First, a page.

Forward Flow Backwash

Feed Membrane

Back Wash Membrane

Back wash

Filtrate 60-145 l/m2/hr (35-85 GFD) Transmembrane Pressure: 0.2-0.5 bar (3-7 psi) Recovery: 94% (w/ BW) Flux:

Filtrate Flux: 300-340 l/m2/hr (175-200 GFD) Pressure: 1-2 bar (15-30 psi) Frequency: once every 15-60 minutes Duration: 30-60 seconds CEB Frequency: 4 Cl2 per day CEB Duration: 2 minutes Chemicals: NaOCl or acid/caustic

2. RESULTS AND DISCUSSION During the trial, inlet feed turbidity has averaged 4.5 NTU, and normally varied in the range 3-6 NTU, though storms can increase the turbidity to 10 NTU. When algae blooms occurred in May, June and September, the turbidity increased to 5-6 NTU. With no algae bloom, turbidity ranged from 3-4 NTU. After ferric chloride dosing, the turbidity fell to approximately 1-2 NTU. The pre-treatment conditions for Phase 1 are shown in Table 1: Table 1: Phase 1 Dosing Conditions Ferric Chloride dosage, as Fe Cl3 as Fe Acidification 2 ppm 0.7 ppm pH 6.7

During phase 2 pre-treatment a chemical trial was initiated aiming at reducing the Fe dosing level. The following steps were evaluated;

· · ·

No Ferric dosing, no acidification Ferric dosing at 0.1ppm, no acidification Ferric dosing at 0.1ppm, with acidification

These experiments all resulted in rather rapid fouling of the membrane. In further evaluations, after 1st Sept, it was found that a minimum dosing concentration of 0.3 ppm, together with acidification to pH 6.7, represented the optimum for stable permeability , such as had been shown in Phase 1 with significantly higher dosing rates (Fe at 0.7ppm). The contact time prior to UF has been a nominal 20 minutes for Ferric dosing. However, the feed tank was not baffled, so some short circuiting could have occurred. During Phase 3, ferric dosing was discontinued, and backwash and cleaning frequencies were optimized to control TMP increase.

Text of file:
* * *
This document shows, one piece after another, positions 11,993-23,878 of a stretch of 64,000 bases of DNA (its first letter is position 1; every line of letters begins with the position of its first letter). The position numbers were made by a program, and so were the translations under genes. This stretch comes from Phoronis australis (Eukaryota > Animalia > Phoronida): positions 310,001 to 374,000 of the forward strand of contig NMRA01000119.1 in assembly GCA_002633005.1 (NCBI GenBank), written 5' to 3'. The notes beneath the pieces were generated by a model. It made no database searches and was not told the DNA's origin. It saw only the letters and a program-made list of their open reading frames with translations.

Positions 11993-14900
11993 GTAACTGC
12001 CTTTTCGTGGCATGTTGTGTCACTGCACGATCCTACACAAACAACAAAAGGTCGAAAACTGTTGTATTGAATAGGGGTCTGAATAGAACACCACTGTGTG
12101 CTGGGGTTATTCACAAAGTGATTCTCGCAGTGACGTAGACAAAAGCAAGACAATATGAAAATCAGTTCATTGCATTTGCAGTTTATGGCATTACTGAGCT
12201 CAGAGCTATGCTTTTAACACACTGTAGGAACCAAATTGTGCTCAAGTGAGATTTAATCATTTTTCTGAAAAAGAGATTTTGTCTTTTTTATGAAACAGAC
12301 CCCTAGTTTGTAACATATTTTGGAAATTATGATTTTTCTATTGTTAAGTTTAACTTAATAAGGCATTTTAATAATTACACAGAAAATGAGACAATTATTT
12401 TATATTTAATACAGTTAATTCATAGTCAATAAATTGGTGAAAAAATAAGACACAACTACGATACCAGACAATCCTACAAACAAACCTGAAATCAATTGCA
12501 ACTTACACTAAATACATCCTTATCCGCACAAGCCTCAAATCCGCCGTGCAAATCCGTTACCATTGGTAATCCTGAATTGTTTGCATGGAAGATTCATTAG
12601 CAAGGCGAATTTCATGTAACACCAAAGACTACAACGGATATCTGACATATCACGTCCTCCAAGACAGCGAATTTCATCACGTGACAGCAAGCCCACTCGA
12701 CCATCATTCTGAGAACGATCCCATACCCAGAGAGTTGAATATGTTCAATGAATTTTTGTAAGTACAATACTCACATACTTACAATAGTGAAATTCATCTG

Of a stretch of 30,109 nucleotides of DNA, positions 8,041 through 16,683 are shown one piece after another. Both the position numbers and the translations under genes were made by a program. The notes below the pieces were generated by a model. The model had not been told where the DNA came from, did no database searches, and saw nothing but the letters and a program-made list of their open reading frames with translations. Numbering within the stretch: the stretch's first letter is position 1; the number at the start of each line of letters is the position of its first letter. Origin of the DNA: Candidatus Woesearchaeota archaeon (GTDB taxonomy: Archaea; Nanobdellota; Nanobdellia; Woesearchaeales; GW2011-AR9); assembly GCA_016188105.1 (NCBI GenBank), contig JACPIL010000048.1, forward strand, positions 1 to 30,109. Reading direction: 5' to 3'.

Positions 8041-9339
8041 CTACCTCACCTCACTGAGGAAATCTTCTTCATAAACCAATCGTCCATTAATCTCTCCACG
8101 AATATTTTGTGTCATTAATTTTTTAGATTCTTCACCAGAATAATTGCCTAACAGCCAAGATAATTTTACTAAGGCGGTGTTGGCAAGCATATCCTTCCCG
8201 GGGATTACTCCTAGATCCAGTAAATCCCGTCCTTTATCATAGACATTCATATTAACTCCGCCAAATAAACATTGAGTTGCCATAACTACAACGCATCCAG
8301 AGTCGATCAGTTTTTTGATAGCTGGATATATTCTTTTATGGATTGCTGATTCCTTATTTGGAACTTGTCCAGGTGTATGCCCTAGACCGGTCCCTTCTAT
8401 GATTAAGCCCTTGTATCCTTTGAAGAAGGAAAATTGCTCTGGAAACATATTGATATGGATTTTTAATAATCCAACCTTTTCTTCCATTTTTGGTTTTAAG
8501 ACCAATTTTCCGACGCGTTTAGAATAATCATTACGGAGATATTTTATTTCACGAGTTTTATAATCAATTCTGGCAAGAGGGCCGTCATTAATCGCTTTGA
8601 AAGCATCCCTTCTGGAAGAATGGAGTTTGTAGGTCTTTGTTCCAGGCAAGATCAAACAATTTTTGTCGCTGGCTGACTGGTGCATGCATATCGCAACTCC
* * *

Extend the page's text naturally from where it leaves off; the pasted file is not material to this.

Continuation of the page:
3.1

Membrane Operating Conditions

The following operating parameters were employed throughout all three phases of the trial: Table 2: Membrane Operating Parameters Average Flow Rate (Flux) Filtration Time Backflush Flow Rate (Flux) Backflush Duration Backflush down-time Disinfection Backflush Hypochlorite dosage concentration Disinfection Soak Time 2.85 m3/hr (95 lmh) 30 minutes 9 m3/hr (300 lmh) 20 seconds < 1 minute Every 6 hours 20 ppm 2 minutes

A chlorinated backflush was used for every backwash during the first few days of operation in phase 1, i.e. once every 30 min, but this frequency was found to be unnecessary. The CEB frequency was then reduced to once every 12 backwashes, i.e. 4 times a day. This resulted in an improvement in recovery due to the saving in soak time, and a substantial reduction in rinse volumes (since the UF filtrate needs to meet RO feed specs in terms of Cl2 residual). Provision had been made in the pilot operation for acid CEB's to control ferric fouling, and caustic CEB's to combat algal fouling. However, no acid or caustic CEB's were required, during optimized feed dosing. An air enhanced backwash (BF2) has been used intermittently (initially once per week during phase 1, but increased to once per day during phase 2 ) to remove any build up of particulates in the fiber lumen.

During phase 3, air enhanced backwash frequency was increased to once per day, combined with a weekly caustic/citric CEB.